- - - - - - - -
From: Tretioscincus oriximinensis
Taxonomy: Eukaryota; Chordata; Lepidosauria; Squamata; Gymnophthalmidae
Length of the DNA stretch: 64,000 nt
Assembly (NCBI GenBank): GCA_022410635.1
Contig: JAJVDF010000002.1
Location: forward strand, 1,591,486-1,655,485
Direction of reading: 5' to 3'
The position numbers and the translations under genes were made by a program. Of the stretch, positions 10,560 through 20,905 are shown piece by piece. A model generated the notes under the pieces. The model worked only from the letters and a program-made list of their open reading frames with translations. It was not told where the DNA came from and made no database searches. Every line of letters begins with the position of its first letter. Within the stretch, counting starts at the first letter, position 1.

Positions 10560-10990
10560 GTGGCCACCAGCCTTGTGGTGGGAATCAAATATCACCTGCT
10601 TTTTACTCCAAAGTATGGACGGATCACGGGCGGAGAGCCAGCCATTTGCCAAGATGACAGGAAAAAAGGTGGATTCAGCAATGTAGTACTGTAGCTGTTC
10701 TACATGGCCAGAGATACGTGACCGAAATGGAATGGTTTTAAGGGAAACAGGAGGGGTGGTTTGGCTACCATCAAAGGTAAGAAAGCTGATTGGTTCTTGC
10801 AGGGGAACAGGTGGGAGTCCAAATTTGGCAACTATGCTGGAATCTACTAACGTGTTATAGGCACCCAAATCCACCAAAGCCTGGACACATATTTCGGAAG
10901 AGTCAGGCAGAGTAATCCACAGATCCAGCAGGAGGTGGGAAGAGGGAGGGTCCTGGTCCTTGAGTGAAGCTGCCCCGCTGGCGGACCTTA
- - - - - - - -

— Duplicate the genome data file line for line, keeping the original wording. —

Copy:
From: Tretioscincus oriximinensis
Taxonomy: Eukaryota; Chordata; Lepidosauria; Squamata; Gymnophthalmidae
Length of the DNA stretch: 64,000 nt
Assembly (NCBI GenBank): GCA_022410635.1
Contig: JAJVDF010000002.1
Location: forward strand, 1,591,486-1,655,485
Direction of reading: 5' to 3'
The position numbers and the translations under genes were made by a program. Of the stretch, positions 10,560 through 20,905 are shown piece by piece. A model generated the notes under the pieces. The model worked only from the letters and a program-made list of their open reading frames with translations. It was not told where the DNA came from and made no database searches. Every line of letters begins with the position of its first letter. Within the stretch, counting starts at the first letter, position 1.

Positions 10560-10990
10560 GTGGCCACCAGCCTTGTGGTGGGAATCAAATATCACCTGCT
10601 TTTTACTCCAAAGTATGGACGGATCACGGGCGGAGAGCCAGCCATTTGCCAAGATGACAGGAAAAAAGGTGGATTCAGCAATGTAGTACTGTAGCTGTTC
10701 TACATGGCCAGAGATACGTGACCGAAATGGAATGGTTTTAAGGGAAACAGGAGGGGTGGTTTGGCTACCATCAAAGGTAAGAAAGCTGATTGGTTCTTGC
10801 AGGGGAACAGGTGGGAGTCCAAATTTGGCAACTATGCTGGAATCTACTAACGTGTTATAGGCACCCAAATCCACCAAAGCCTGGACACATATTTCGGAAG
10901 AGTCAGGCAGAGTAATCCACAGATCCAGCAGGAGGTGGGAAGAGGGAGGGTCCTGGTCCTTGAGTGAAGCTGCCCCGCTGGCGGACCTTA